Qatar shares drop 2%, largest single-day loss in 6 months
March 05 2014 09:35 PM
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Foreign institutions’ profit-booking led the 20-stock Qatar Index to report the largest single-day loss of 2% in six months to 11,346.58 points and capitalisation to erode by QR17bn. Picture: Noushad Thekkayil

By Santhosh V Perumal/Business Reporter

The surprise withdrawal of ambassadors of Saudi Arabia, the UAE and Bahrain from Doha appeared to have triggered a sell-off on the Qatar Exchange, where more than 88% of the traded stocks closed in the red.

Foreign institutions’ profit-booking rather led the 20-stock Qatar Index (based on price data) to report the largest single-day loss of 2% in six months to 11,346.58 points and capitalisation erode by QR17bn.

Selling pressure was severe at the telecom, transport, banking and real estate counters in the market, which is however up 9.31% year-to-date.

Qatar’s cabinet yesterday expressed “regret and surprise” at the decision of “the sisterly countries” to withdraw their ambassadors from Doha, QNA reported. The step “has nothing to do with the interests, security and stability of GCC people, but rather a difference in positions on issues out of the Co-operation council for the Arab States of the Gulf (GCC),” the cabinet said in a statement.

Analysts contacted by Gulf Times said regional issues have had their impact in the market, which has been on the decline for the sixth straight session.

However, local retail investors were seen considerably reducing their selling pressure and domestic institutions continued to remain net buyers in the bourse, where trading volumes rose sharply.

The index that tracks Shariah-principled stocks was comparatively in a better position as its deceleration was slower than the other measures.

The 20-stock Total Return Index shed 2.09% to 16,532.42 points, the All Share Index (with wider constituents) by 1.95% to 2,875 and the Al Rayan Islamic Index by 1.68% to 3,307.72 points.

All the three indices factored in dividend income as well.

Telecom stocks plunged 6.27%, followed by transport (2.57%), banks and financial services (2.46%), realty (2.22%), insurance (1.22%), consumer goods (0.71%) and industrials (0.2%).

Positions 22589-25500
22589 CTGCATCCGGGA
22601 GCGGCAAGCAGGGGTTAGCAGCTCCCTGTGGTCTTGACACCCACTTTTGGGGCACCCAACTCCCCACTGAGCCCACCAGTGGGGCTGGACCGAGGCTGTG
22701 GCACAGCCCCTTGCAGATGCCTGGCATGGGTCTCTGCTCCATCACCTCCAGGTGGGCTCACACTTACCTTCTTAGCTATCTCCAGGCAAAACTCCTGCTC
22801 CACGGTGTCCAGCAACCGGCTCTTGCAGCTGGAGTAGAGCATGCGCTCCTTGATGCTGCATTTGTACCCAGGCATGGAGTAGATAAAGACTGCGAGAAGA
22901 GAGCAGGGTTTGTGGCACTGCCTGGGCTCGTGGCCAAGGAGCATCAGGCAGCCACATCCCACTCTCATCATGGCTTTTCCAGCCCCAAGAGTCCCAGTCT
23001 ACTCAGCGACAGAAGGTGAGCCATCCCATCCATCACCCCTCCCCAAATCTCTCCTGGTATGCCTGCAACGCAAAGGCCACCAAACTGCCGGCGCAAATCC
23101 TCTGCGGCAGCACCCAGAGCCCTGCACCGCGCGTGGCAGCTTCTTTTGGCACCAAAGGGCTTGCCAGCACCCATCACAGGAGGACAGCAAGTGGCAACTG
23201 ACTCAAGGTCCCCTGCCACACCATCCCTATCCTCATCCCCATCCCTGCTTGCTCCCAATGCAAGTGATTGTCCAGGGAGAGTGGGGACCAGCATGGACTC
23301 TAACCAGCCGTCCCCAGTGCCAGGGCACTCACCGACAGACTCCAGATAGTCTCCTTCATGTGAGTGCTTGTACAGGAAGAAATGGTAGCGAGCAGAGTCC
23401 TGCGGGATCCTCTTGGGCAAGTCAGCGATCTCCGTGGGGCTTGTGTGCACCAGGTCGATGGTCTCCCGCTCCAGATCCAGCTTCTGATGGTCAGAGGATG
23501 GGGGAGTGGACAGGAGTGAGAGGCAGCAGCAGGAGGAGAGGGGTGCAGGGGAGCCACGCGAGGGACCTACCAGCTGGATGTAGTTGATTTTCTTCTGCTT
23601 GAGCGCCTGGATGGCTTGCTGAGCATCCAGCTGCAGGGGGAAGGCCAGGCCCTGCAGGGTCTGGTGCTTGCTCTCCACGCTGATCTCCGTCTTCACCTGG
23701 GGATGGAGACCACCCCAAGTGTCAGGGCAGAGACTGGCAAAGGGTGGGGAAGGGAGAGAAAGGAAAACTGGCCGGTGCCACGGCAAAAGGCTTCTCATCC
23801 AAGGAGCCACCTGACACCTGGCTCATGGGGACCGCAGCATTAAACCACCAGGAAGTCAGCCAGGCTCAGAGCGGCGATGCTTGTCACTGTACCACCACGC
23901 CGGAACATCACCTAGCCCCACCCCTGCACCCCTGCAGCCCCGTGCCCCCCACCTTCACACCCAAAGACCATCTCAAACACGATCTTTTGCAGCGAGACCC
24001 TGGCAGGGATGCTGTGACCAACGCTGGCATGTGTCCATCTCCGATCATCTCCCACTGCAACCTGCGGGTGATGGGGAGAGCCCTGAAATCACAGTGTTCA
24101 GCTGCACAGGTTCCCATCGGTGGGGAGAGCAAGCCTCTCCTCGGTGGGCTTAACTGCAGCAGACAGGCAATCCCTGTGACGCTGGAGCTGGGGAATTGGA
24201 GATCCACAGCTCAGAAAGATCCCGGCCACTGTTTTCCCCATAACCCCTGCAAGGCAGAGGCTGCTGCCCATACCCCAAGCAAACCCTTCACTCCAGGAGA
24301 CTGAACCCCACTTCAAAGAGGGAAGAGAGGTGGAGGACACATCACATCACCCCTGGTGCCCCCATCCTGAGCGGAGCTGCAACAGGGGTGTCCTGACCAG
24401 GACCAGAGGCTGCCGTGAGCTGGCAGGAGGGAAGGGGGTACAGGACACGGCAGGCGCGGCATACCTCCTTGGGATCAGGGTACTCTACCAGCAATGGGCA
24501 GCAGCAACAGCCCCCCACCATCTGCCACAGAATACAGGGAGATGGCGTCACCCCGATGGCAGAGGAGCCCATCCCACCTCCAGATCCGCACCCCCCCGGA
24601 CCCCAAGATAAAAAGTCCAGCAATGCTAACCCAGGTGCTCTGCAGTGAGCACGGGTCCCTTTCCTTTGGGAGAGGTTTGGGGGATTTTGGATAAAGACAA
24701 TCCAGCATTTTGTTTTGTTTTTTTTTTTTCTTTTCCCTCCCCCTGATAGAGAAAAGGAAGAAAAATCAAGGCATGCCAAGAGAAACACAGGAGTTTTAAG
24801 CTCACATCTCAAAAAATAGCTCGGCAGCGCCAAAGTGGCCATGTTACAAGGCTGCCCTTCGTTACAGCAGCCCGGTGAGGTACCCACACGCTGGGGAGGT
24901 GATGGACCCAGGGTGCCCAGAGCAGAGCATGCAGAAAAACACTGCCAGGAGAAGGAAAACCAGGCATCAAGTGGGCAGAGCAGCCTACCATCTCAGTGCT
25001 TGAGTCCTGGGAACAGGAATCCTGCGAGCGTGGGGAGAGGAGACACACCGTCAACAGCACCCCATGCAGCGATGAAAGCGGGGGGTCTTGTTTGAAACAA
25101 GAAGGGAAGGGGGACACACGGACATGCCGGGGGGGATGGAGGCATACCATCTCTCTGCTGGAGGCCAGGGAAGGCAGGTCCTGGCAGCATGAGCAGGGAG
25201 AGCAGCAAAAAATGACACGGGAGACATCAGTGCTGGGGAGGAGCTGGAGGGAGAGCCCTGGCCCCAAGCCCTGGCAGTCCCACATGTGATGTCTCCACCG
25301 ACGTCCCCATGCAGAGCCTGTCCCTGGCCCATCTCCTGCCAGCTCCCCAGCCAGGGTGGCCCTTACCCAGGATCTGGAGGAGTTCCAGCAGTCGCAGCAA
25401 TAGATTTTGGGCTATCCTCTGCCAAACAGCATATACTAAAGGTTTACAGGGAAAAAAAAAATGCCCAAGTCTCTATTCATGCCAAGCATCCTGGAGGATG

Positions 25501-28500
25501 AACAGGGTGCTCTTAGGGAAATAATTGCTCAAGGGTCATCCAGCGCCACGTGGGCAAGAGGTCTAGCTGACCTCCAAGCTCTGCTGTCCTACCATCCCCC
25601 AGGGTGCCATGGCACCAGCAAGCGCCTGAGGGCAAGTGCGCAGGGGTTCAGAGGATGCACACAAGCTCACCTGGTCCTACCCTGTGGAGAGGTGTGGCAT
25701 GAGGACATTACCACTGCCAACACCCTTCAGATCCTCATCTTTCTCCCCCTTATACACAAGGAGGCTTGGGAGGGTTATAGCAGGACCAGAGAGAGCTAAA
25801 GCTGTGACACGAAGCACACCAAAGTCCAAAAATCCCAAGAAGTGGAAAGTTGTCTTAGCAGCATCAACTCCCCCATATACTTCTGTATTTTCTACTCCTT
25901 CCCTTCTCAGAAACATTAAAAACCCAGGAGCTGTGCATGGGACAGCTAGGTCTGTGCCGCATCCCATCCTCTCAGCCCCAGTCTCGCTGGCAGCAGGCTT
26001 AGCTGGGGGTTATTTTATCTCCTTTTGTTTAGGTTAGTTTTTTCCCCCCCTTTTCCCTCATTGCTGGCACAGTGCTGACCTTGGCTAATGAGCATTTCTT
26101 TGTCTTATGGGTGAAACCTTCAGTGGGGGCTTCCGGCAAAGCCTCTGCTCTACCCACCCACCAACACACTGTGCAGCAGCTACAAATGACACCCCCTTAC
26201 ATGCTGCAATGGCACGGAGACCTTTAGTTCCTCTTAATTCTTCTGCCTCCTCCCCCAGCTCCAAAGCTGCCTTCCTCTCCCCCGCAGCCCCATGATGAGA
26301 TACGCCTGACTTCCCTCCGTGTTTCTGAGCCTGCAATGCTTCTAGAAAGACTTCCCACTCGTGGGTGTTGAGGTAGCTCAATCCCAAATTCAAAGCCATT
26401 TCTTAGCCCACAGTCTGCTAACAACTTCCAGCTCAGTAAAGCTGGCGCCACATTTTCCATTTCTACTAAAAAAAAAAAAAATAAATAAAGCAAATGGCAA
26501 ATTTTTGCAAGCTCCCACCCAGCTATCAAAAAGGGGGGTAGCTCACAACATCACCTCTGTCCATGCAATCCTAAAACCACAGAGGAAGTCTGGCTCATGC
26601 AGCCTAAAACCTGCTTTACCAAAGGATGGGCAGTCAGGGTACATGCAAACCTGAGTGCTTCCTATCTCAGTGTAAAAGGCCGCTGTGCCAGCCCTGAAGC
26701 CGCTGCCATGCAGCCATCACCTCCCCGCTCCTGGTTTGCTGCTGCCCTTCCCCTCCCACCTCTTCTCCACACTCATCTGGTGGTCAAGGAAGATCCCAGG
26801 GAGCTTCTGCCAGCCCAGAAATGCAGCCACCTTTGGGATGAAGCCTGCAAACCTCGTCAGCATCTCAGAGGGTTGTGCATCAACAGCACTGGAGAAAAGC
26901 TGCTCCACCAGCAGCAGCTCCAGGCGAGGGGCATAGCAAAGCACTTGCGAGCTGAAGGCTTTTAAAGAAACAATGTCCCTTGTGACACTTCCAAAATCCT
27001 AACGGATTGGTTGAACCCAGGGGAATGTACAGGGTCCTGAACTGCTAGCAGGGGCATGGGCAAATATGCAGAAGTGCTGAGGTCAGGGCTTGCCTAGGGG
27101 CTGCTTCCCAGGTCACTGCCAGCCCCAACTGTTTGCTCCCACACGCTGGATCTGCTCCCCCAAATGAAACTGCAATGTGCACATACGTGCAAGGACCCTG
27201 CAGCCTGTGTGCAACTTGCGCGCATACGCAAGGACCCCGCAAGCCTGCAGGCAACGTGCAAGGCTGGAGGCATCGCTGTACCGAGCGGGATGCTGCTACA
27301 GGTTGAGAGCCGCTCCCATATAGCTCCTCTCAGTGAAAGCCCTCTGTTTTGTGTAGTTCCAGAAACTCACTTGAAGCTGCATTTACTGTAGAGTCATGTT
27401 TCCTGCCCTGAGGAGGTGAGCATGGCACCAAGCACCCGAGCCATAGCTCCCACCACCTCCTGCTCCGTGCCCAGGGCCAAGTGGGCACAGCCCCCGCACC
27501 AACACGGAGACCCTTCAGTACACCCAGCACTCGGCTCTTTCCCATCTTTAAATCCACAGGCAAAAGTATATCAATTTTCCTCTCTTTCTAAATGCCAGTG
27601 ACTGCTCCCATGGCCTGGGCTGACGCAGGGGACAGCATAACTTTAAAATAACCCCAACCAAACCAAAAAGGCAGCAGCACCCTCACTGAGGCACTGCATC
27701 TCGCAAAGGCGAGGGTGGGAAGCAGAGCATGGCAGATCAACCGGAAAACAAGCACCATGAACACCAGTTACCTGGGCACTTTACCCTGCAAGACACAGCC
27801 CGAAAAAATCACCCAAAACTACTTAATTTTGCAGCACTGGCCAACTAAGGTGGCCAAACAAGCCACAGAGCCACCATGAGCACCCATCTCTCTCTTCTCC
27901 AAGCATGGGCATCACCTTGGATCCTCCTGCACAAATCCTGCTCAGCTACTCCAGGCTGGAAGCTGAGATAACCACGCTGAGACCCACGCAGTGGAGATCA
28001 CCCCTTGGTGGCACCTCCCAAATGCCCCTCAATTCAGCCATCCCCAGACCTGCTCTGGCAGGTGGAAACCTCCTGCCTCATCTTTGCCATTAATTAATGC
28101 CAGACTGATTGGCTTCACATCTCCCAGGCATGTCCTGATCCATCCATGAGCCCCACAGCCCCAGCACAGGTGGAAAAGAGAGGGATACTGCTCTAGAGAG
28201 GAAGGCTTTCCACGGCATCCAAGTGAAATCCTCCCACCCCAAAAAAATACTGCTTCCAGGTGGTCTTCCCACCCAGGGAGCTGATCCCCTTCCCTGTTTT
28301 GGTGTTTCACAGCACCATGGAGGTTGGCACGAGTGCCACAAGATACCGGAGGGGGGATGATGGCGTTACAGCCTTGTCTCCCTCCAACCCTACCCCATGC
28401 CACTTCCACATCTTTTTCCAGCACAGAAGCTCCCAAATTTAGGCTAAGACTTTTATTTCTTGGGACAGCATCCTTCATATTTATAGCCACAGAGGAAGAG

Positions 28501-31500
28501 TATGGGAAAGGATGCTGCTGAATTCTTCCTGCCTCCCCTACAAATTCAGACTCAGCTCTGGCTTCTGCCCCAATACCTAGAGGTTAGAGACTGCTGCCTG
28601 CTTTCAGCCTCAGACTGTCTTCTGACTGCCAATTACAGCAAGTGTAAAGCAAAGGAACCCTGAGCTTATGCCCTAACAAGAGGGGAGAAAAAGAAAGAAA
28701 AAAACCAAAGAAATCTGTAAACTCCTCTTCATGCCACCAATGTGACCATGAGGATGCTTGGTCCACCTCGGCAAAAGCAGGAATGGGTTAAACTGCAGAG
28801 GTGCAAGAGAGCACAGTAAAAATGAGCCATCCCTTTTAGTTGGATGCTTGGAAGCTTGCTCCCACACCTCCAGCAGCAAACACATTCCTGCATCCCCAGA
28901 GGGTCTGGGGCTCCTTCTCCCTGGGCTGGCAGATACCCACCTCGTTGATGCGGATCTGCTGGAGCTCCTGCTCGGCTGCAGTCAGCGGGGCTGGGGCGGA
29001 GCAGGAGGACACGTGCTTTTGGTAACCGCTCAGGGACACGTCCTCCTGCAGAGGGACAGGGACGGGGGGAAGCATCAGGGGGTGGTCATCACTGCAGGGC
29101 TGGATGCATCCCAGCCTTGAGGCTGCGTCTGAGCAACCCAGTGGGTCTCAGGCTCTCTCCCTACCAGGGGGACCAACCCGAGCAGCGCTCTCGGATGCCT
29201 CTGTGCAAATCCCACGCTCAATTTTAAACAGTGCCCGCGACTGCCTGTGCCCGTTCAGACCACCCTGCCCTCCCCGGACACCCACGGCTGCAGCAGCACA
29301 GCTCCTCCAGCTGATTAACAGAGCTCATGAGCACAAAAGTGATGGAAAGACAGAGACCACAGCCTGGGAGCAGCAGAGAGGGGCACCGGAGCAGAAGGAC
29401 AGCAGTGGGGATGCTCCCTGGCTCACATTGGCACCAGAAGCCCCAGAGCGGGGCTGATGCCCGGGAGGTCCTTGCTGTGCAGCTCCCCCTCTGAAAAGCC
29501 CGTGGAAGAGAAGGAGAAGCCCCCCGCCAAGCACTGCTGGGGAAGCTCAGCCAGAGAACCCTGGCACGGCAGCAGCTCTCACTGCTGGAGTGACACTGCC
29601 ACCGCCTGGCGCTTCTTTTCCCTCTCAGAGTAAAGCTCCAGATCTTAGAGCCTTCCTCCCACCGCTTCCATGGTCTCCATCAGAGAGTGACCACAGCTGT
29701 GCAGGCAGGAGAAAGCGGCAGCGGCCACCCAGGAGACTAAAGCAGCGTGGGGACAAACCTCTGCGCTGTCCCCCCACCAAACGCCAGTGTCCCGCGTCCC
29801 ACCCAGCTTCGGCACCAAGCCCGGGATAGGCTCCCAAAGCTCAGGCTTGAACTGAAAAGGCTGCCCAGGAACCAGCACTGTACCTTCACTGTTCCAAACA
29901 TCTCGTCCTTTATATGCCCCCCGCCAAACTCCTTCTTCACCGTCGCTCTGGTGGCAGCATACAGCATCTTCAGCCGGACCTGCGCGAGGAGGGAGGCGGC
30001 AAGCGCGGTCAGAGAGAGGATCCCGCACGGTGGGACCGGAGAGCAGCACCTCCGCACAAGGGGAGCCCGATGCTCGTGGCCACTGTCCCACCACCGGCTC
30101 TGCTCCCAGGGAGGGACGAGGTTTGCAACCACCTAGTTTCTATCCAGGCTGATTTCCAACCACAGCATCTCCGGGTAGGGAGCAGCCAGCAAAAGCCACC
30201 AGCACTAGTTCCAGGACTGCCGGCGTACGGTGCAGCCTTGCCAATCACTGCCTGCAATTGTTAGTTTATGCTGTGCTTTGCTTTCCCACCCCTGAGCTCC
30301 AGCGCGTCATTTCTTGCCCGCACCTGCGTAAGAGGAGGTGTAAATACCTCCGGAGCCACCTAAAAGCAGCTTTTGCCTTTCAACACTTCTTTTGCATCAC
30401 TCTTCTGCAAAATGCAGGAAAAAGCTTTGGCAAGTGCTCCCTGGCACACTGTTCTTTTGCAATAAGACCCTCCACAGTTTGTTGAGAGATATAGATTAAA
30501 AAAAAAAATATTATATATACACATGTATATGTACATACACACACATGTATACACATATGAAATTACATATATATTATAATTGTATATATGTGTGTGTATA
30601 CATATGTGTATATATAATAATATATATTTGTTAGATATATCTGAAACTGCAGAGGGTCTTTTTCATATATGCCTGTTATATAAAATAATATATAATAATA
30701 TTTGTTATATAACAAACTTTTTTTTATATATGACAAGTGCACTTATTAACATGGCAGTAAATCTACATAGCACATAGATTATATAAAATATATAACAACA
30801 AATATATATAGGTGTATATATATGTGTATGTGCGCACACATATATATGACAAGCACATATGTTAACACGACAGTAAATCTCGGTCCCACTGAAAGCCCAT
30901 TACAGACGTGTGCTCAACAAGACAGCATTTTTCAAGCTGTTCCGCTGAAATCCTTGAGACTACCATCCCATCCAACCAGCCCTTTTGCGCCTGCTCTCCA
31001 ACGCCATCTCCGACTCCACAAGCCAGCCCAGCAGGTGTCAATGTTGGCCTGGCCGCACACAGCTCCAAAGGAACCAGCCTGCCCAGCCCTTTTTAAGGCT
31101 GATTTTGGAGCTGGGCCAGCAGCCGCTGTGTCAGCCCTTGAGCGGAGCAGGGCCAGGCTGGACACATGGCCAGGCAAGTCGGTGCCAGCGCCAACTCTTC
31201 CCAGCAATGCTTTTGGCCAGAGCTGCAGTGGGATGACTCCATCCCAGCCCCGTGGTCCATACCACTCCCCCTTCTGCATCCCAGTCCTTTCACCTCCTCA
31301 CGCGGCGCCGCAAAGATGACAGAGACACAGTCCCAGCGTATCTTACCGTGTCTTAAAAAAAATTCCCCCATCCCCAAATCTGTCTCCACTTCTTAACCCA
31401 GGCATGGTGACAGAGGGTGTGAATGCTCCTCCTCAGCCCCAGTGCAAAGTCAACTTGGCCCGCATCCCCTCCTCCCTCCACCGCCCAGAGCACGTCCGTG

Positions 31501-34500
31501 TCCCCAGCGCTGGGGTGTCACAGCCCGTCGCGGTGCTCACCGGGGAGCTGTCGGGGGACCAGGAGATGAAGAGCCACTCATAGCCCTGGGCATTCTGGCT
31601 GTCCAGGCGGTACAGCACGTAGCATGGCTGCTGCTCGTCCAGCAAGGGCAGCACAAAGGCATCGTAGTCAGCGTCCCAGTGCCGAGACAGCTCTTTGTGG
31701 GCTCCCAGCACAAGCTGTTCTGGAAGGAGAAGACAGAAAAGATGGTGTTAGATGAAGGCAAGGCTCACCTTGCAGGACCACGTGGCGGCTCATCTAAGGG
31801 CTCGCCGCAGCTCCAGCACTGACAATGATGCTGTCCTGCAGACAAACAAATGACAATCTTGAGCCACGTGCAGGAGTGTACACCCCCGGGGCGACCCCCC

Major losers included QNB, Industries Qatar, Ooredoo, Vodafone Qatar, Nakilat, Commercial Bank, Doha Bank, International Islamic, al khaliji, Ezdan, United Development Company, Barwa, Salam International Investment and Qatari Investors Group.

However, Gulf International Services notably bucked the trend.

Market capitalisation eroded 2.52% to QR646.34bn. Micro caps melted more than 4%, large caps by about 3% and mid caps by more than 2%.

Foreign institutions turned net sellers to the tune of QR50.42mn compared with net buyers of QR33.3mn the previous day.

Qatari retail investors’ net selling stood at QR43.77mn against QR121.2mn on Tuesday.

Non-Qatari individual investors’ net selling was QR9.79mn compared to QR7.88mn the previous day.

Domestic institutions’ net buying amounted to QR103.99mn against QR95.72mn on Tuesday.

Total trading volume grew 84% to 26.59mn stocks, value by 86% to QR1.21bn and transactions by 34% to 15,444.

The telecom sector’s trading volume more than tripled to 2.95mn equities and value grew more than five-fold to QR77.4mn on almost tripled deals to 808.

The banks and financial services sector’ trading volume almost tripled to 7.79mn shares and value also almost tripled to QR430.16mn on more than doubled transactions to 3,802.

The consumer goods sector saw its trading volume surge 86% to 1.71mn stocks, value by 72% to QR79.02mn and deals by 47% to 865.

The real estate sector’s trading volume expanded 85% to 3.7mn equities, value by 87% to QR97.6mn and transactions by 75% to 1,243.

There was a 79% jump in insurance sector’s trading volume to 0.61mn shares, 97% in value to QR34.97mn and 46% in deals to 435.

The transport sector’s trading volume rose 77% to 1.79mn stocks, value by 16% to QR46.51mn and transactions by 3% to 440.

The market witnessed 27% gain in industrials sector’s trading volume to 8.04mn equities, 38% in value to QR443.53mn and 5% in deals to 7,851.

In the debt market, as many as 20,000 treasury bills valued at QR199.14mn changed hands across eight transactions. However, there was no trading of government bonds.

 

 

 

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